In the wake of the 2019 pro-democracy protests against the Chinese Communist Party’s tightening control over the city, Beijing sought to punish dissent, limit freedom of expression, and attack independent media and political leaders. in favor of democracy. He prosecuted thousands of activists and some fled into exile. A national security law imposed in Hong Kong also gave authorities broad power to silence opposition. The officials also attacked Hong Kong’s education system which they said had shaped the beliefs of the young people who led the demonstrations.

Steve Tsang, director of the SOAS China Institute in London, said that since the Chinese leadership issued a memorandum known as Document No. 9 in 2013 targeting Western influences in the country, China has allowed only one version of the truth to be known. history. I teach. Hong Kong would no longer be an exception to the rule.

“In Xi’s approach to history, the facts are merely incidental,” Professor Tsang said. “Only the interpretation matters. And only one interpretation is allowed.”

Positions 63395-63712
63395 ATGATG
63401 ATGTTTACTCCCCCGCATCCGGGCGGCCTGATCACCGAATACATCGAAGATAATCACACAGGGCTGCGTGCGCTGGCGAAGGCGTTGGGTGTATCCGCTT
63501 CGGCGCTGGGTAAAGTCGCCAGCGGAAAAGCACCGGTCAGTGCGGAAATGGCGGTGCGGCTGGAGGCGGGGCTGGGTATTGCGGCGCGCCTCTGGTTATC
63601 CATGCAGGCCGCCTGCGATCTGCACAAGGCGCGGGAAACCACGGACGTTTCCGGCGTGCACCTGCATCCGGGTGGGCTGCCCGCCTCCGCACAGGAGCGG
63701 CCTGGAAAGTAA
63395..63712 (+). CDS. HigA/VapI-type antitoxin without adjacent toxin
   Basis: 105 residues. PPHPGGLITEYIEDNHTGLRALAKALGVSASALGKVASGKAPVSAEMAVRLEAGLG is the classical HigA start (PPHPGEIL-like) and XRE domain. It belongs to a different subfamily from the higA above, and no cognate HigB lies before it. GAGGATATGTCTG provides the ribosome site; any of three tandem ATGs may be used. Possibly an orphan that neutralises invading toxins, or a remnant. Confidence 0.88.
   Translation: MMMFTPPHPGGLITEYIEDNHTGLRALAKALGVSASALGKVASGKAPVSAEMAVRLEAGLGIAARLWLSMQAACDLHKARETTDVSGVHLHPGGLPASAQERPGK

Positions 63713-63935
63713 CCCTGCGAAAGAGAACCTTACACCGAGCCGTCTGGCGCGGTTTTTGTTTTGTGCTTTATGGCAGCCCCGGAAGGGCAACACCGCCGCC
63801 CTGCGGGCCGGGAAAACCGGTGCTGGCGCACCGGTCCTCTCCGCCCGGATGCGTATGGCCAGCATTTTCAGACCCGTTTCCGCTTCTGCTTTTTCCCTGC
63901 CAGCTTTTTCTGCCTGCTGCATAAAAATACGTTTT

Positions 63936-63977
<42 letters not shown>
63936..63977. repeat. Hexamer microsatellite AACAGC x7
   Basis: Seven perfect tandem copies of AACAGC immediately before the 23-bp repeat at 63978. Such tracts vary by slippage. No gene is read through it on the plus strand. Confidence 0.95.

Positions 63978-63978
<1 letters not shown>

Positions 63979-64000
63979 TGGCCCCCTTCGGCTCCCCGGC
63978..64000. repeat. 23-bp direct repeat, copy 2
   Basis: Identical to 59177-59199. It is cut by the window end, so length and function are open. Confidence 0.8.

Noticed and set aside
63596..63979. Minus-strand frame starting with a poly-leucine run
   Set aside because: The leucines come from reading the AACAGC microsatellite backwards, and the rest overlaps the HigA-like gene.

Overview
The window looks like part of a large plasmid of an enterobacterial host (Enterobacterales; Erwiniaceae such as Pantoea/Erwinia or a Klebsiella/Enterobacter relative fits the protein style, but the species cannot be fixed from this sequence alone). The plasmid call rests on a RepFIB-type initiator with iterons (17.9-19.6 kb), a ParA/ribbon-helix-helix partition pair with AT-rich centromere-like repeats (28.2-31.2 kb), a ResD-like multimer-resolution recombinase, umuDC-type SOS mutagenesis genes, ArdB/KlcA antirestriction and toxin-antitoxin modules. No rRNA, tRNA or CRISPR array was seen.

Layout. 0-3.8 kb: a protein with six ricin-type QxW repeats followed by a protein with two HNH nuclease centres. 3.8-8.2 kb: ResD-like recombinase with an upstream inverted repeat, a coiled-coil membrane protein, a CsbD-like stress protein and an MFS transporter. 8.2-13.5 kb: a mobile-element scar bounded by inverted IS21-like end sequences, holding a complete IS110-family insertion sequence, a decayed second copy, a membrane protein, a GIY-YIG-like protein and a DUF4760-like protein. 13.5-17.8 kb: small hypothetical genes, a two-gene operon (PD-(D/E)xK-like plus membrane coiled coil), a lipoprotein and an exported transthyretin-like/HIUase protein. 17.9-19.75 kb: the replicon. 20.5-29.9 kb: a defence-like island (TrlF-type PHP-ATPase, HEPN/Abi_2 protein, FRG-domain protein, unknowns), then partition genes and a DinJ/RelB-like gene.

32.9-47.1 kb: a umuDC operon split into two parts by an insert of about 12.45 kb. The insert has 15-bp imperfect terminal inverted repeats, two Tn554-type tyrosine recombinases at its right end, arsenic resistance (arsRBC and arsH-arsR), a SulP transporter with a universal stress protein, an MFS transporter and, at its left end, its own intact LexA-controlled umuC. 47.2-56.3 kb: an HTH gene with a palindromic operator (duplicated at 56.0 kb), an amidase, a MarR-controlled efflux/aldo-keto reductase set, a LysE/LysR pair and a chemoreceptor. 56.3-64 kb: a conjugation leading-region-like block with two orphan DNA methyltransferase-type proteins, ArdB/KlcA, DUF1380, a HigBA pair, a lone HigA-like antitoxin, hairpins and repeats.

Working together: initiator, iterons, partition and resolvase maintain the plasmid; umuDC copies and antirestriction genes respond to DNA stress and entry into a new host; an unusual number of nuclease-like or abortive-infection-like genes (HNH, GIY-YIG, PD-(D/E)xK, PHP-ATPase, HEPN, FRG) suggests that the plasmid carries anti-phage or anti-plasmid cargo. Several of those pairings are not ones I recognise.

Academics and historians said China’s portrayal of Hong Kong’s status under British rule is not new. Although the Communist Party had referred to China before 1949 as a “half-colonial, half-feudal society,” it has maintained since at least 1997 that Hong Kong was not a true colony, said Ho-fung Hung, a political economy professor at the Johns Hopkins University and author of “City on the Edge: Hong Kong Under Chinese Rule.”

He quoted an article in the party’s newspaper, People’s Daily, published in March 1997, which argued: “The UK has exercised typical colonial rule in Hong Kong, but that does not mean that Hong Kong is a colony. Colonies in the usual sense primarily refer to countries that have lost their sovereignty due to foreign rule and jurisdiction. Hong Kong is part of the territory of China, so the colony concept does not apply to Hong Kong.”

In the 19th century, Great Britain took over what is now present-day Hong Kong via two wars and a series of treaties that the Chinese government says were lopsided and coerced.

In 1946, the United Nations included Hong Kong in a list of “non autonomous territories”, and in a 1960 resolution he said the people there should be granted “the right to self-determination.” In 1972, after Beijing took over China’s place in the world body, he successfully lobbied the UN to remove Hong Kong from the list, arguing that China had a sovereign right to decide Hong Kong’s future.